This summer, as the temperatures rise and the sun shines brighter, lots of us will look for fun ways to cool off and stay active. Water activities like swimming, diving, canoeing, boating, water skiing, tubing or backyard fun with the water hose offer that refreshing relief during those hot summer months. However, many injuries can happen during recreational water activities and these can also be places where water-borne illness can spread.
Approximately 3,000 people die from drownings each year in the United States and 600 of those deaths are children. Even more children suffer from nonfatal drowning accidents that can result in hospitalization and severe brain damage. Traumatic injuries can also occur leading to cuts and fractured bones, most commonly to the head, neck and face. These injuries happen with all forms of water activity including head-first dives, cannon ball dives, and even jumps from less than 3 feet above the water surface.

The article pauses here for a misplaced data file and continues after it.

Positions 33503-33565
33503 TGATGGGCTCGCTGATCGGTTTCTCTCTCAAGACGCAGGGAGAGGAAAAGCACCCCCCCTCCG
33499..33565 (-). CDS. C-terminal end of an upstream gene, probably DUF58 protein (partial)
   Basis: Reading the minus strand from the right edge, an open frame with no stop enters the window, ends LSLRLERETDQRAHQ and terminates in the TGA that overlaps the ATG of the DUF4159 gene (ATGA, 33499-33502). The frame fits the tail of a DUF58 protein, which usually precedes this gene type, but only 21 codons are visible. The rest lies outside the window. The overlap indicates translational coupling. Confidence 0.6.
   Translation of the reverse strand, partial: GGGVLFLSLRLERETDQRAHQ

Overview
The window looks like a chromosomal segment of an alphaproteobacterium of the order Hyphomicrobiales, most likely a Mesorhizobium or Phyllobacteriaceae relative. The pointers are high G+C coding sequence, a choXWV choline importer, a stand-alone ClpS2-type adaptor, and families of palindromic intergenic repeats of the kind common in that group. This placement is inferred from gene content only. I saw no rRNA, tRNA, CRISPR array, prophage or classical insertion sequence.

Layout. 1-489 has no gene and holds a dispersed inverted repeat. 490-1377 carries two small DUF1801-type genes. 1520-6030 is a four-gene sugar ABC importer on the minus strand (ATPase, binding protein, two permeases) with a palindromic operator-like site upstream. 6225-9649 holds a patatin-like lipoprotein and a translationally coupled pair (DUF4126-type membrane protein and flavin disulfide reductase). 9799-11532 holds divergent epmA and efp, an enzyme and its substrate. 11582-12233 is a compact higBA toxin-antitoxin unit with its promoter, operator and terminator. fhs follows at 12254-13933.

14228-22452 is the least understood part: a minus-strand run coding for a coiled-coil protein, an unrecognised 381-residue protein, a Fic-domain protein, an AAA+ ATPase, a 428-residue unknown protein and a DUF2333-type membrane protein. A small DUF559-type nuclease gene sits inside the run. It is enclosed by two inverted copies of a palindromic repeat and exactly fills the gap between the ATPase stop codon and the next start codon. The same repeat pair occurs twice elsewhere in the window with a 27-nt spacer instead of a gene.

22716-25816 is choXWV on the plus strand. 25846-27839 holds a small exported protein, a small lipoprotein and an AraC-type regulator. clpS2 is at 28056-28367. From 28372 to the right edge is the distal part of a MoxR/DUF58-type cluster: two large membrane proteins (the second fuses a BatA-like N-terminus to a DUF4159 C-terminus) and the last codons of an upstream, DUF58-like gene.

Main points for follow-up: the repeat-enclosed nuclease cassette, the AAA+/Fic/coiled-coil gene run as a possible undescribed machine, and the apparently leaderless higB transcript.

Providing your child with swimming lessons is a proven way to lower the risk of drowning. Wearing a life-jacket can also reduce the risk of drowning but remember that air-filled or foam toys such as pool noodles are NOT safety devices! Any time children are in or around water they should be closely watched at all times– seconds really can matter between life and death.
Often water illnesses are overlooked when discussing water safety because of the misconception that chlorine kills all germs instantly. However, some germs are tolerant to chlorine like Cryptosporidium and other germs can survive for several minutes or even days before being eliminated. Water-borne illness can lead to infections of the gastrointestinal or GI system, skin, ears, lungs, eyes and nervous system. The most common symptom of water-related infections is diarrhea, and swallowing just a small amount of contaminated water can make you or your child sick.
Contributed by Dr. Michael Aquino and edited by Catherine Leopard (CLS).